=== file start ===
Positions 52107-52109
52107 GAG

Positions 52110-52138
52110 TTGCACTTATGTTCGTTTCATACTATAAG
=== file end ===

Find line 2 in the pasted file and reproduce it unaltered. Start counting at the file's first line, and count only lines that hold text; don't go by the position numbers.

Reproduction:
52107 GAG